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The Chicken Submissive Squat or "Lordosis"

A hen will show her submissive behavior towards a rooster by submissively squatting, called "lordosis".

Recently you might have noticed that your partly grown-up spring chicks, who used to scatter and run when you approached them, now stop, drop and squat at your feet.

But before you pat yourself on the back and congratulate yourself that all these weeks of bringing them treats has finally paid off and now they are cool with you petting them, keep reading to find out what that "squat" really means.

The Chicken Submissive Squat | Lordosis

When they are just about mature enough to lay eggs, at around 5 months old, young hens will start to squat down when you go to pet them - or even just walk past them.

They bend their legs and crouch, and sort of flatten their wings and backs. I refer to it as the "submissive squat", but the correct name is "lordosis".

Why Do Hens Squat?

Here's why they do it:

They are reaching egg laying maturity

By squatting, a soon-to-be-laying pullet is signaling that she is ready to be mated by a rooster and is about to start laying eggs.

In fact, you may very well see her first egg within days of when she first begins to squat.  A hen will show her submissive behavior towards a rooster by submissively squatting for him.

What Does the Submissive Squat Mean?


Squatting is a sign of submission - a shift into the mating position for a rooster. This goes hand in hand with the laying thing above, because clearly there's no point in being mounted by a rooster if the hen isn't laying eggs yet.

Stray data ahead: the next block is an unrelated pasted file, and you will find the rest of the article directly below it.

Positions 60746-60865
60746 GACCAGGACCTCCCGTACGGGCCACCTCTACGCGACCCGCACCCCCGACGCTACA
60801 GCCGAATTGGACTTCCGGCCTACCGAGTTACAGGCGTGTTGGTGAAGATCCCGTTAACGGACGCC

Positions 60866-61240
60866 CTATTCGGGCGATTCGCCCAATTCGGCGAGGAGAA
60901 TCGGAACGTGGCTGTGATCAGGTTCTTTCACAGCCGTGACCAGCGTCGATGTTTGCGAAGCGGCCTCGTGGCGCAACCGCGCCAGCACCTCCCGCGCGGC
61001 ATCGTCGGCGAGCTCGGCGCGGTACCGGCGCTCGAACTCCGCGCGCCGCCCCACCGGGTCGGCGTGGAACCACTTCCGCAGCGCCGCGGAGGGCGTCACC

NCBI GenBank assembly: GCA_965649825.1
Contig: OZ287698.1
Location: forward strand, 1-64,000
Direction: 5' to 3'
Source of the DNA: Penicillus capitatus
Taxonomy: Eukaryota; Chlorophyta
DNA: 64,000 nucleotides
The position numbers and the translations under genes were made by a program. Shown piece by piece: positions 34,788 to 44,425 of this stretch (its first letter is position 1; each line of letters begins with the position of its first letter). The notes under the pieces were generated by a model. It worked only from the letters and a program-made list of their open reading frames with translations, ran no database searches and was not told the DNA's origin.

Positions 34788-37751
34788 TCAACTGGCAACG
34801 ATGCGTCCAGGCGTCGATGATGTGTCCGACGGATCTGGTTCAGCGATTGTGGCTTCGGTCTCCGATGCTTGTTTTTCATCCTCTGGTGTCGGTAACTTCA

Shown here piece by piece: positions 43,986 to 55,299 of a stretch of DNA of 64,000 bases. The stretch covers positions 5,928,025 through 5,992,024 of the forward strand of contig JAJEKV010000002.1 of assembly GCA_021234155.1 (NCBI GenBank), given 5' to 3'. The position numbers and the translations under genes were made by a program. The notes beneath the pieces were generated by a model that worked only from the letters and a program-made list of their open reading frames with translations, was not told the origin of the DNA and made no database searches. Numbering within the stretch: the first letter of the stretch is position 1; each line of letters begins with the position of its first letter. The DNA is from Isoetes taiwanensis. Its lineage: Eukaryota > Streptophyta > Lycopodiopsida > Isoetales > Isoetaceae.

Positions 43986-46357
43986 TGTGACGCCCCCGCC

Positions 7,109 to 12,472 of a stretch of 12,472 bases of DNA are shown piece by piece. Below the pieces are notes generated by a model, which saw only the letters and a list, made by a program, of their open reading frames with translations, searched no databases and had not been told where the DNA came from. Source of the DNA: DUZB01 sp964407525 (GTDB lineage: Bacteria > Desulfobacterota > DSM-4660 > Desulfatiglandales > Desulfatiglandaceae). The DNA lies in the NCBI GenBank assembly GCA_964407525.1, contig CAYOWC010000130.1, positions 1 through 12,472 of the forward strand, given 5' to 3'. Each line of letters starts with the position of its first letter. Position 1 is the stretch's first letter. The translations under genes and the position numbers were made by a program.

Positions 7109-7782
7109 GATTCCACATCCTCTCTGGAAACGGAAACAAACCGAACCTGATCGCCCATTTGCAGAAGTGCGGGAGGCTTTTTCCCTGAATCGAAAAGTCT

Just because you don't have a rooster in your flock, this won't dissuade the hens from being submissive to a member of their "human" family. In a way, they see YOU as the rooster.

You might also see younger hens or those lower in the pecking order squat for the older hens or those higher in the pecking order - again, a submissive stance.

Why Else Might a Chicken Squat?


A hen may also be squatting because a squatting hen is a protected hen. By squatting and freezing in place when a predator approaches, the hen is very low to the ground and her vulnerable underbelly is protected.

Also, predators, especially aerial predators, hunt partially by looking for movement, so by squatting and not moving the hen has a better chance at going undetected.

Regardless of the reason for the squatting, the behavior does make your chickens far easier to catch if you need to check them over, give them medication or just give them a little lovin'. 

And if you want to go on believing that they are squatting so you will pet them, then go right ahead!  No harm in that.

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